Tuesday, October 21, 2014

Viking: Remember moments that shaped high school

By DYLAN LYSEN, Herald Staff Writer | 5/19/2014

RICHMOND — Jordan Horstick struggled to remember the words his brother, JT Horstick, spoke nearly a decade ago when he was valedictorian.

But then he realized relaying that message didn’t matter, he said Saturday during the Vikings graduation ceremony. Central Heights Class of 2014 graduates wouldn’t remember it any better than he did. Instead, he encouraged his classmates to remember their moments together.

RICHMOND — Jordan Horstick struggled to remember the words his brother, JT Horstick, spoke nearly a decade ago when he was valedictorian.

But then he realized relaying that message didn’t matter, he said Saturday during the Vikings graduation ceremony. Central Heights Class of 2014 graduates wouldn’t remember it any better than he did. Instead, he encouraged his classmates to remember their moments together.

“Nine years ago, my brother stood up here on the same stage giving the same speech. While I was thinking about what I wanted to talk about today, I thought back to what he said, but I couldn’t quite remember what he said,” Jordan Horstick, class valedictorian, said.

“Truth is, we’ve had some great years here together, and we’ve laughed and cried but stuck together through all of it,” he continued. “But this is all in the past. Now is the time to start the next chapter in our lives.”

Horstick, who’s father is the high school principal and mother is a kindergarten teacher for the school district, said he had been at Central Heights his whole education career. He joined 12 other graduates who began and finished at Central Heights.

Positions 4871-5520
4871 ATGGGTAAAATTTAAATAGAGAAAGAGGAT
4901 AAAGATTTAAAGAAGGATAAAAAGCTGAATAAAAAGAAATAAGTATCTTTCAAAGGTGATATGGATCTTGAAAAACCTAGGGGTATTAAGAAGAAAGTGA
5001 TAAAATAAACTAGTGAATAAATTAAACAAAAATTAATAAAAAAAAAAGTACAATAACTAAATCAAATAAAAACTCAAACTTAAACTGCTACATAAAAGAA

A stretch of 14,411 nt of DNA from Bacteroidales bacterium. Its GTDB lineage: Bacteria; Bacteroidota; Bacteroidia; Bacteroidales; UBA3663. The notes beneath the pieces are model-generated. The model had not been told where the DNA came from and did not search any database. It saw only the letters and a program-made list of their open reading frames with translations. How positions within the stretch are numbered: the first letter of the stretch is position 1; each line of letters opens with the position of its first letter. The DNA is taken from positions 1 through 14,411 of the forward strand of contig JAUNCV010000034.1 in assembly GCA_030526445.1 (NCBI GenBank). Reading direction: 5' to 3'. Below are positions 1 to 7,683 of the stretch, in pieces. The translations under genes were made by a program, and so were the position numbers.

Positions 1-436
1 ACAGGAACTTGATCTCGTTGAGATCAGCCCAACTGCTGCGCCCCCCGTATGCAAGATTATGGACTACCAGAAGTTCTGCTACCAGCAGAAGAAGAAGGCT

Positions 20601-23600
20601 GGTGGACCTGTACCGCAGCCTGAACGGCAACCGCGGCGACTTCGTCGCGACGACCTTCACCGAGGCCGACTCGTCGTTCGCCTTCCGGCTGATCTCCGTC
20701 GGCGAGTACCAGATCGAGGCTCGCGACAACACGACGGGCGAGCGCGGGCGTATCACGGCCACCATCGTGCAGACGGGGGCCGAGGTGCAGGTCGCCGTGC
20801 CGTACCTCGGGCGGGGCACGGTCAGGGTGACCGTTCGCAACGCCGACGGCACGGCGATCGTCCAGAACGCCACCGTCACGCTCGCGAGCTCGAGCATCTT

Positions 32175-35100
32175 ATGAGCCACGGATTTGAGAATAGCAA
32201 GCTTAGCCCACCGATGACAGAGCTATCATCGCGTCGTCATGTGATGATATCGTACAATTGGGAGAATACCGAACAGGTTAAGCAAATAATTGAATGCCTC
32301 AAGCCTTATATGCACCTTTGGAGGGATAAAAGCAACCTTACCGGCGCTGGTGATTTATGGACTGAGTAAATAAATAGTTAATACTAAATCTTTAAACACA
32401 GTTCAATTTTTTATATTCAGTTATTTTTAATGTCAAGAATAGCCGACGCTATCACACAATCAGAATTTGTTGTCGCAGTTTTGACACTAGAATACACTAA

“I started out in kindergarten with my mom teaching my kindergarten class and my father teaching P.E. classes, and then four more years of my father watching my every move in the hallways and looking at my grades every day,” Horstick said during his commencement address, his father sitting directly behind him on stage. “And believe it or not, I can’t even stand up here and give you this speech without him looking over my shoulder right now.”

Central Heights saw 32 seniors graduate from high school Saturday in the high school’s packed gym. Tom Horstick, high school principal, said it was one of the smallest classes in Central Heights’ recent history, but the class was never outdone.

“You are a unique class. First of all, there are only 32 of you, making you one of the smallest classes in recent years,” Horstick said. “With only 32, you have earned $144,000 worth of scholarships.”

The principal told the graduating seniors they will work in many different career paths, and honored the students who planned to enter the U.S. armed forces. He said the class was fun, but caused him some grief.

“You are a fun class, and although I wanted to scream at, kick and strangle some of you — I don’t know if I can say that in public, but I did — you have been fun to be around,” he said.

But with all the headaches the students have caused their principal, he was sure to honor the class for their academics.

“You have the highest cumulative class GPA in recent years, congratulations,” Horstick said.

Horstick told the graduation crowd he had watched all four of his children, including Jordan, graduate from Central Heights. He also expressed pride in watching Tyler Hendron, who has lived with the family for the past three years and who Horstick considers his fifth child, finish his high school career.

“On a personal note, 2014 brings an end to my kids and their education at Central Heights,” Horstick said. “I’m so blessed to have an up-close view of what’s going on a daily basis. Now I don’t know if the five of them would agree, but I’m glad I got to go to school with them for the last 22 years. And I say five because I consider Tyler [Hendron] one of us.”

Horstick left the class with a quote he said they might not remember, but was meaningful nonetheless.

“I like to leave you with a quote you’ll never remember, and I know that, but humor me would you?” Horstick said. “[Dwight D. Eisenhower] said, ‘In preparing for battle, I’ve always found plans are useless, but planning is indispensable.’ Graduates, sometimes the best plans and goals you have will fall apart. And in the heat of life and your battles, they will fall apart. But I encourage you to set goals, be prepared and be ready for all what life has to offer you.

“Live life fully, live life fairly, live a life of faith, walk with integrity with everything you do.”

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